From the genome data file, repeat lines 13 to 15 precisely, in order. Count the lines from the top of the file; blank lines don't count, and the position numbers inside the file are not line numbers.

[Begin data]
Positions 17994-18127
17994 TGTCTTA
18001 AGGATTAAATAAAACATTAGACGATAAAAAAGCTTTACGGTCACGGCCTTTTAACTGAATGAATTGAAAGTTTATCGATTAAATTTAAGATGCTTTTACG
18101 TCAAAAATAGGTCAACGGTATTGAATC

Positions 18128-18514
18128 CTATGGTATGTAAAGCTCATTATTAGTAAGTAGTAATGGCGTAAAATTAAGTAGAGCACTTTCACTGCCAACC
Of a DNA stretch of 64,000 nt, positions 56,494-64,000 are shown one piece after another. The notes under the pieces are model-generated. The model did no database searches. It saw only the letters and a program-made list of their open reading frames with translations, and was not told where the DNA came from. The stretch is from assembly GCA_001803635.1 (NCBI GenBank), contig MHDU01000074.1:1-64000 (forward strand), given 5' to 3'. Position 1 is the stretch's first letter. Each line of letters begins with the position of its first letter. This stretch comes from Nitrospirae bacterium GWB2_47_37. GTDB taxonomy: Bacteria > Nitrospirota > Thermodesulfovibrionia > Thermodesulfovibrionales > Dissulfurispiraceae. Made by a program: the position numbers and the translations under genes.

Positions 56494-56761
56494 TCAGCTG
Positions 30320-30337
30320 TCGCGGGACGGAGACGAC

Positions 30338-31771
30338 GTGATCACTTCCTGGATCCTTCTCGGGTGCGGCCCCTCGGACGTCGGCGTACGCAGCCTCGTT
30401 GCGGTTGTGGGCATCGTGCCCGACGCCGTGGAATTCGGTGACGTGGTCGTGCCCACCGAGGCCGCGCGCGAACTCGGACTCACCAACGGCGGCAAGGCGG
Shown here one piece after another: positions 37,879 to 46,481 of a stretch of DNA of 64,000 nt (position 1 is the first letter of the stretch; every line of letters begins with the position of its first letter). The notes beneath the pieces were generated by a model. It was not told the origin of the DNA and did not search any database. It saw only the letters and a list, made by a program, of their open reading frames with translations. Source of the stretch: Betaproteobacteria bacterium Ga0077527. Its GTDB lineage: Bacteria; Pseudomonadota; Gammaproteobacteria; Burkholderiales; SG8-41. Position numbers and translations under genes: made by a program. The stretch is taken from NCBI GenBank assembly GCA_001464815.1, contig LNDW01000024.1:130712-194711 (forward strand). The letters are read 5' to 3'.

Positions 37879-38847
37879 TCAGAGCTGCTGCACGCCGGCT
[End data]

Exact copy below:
30338 GTGATCACTTCCTGGATCCTTCTCGGGTGCGGCCCCTCGGACGTCGGCGTACGCAGCCTCGTT
30401 GCGGTTGTGGGCATCGTGCCCGACGCCGTGGAATTCGGTGACGTGGTCGTGCCCACCGAGGCCGCGCGCGAACTCGGACTCACCAACGGCGGCAAGGCGG
Shown here one piece after another: positions 37,879 to 46,481 of a stretch of DNA of 64,000 nt (position 1 is the first letter of the stretch; every line of letters begins with the position of its first letter). The notes beneath the pieces were generated by a model. It was not told the origin of the DNA and did not search any database. It saw only the letters and a list, made by a program, of their open reading frames with translations. Source of the stretch: Betaproteobacteria bacterium Ga0077527. Its GTDB lineage: Bacteria; Pseudomonadota; Gammaproteobacteria; Burkholderiales; SG8-41. Position numbers and translations under genes: made by a program. The stretch is taken from NCBI GenBank assembly GCA_001464815.1, contig LNDW01000024.1:130712-194711 (forward strand). The letters are read 5' to 3'.